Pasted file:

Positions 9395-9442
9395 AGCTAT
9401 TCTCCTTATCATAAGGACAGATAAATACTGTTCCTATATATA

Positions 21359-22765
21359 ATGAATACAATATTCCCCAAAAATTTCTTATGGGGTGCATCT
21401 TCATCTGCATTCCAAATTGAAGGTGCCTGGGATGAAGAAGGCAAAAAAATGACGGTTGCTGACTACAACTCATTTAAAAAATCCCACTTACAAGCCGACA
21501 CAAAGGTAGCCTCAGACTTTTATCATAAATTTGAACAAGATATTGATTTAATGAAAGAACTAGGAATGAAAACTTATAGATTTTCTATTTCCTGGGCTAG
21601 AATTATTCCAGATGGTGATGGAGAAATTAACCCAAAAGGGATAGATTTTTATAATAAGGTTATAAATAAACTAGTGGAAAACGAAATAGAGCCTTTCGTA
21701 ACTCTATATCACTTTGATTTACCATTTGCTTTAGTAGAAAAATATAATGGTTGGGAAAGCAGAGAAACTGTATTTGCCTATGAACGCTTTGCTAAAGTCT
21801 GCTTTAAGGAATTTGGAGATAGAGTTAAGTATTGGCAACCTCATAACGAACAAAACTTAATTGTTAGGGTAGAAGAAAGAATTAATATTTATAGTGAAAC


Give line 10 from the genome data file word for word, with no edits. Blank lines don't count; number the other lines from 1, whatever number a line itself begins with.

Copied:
21801 GCTTTAAGGAATTTGGAGATAGAGTTAAGTATTGGCAACCTCATAACGAACAAAACTTAATTGTTAGGGTAGAAGAAAGAATTAATATTTATAGTGAAAC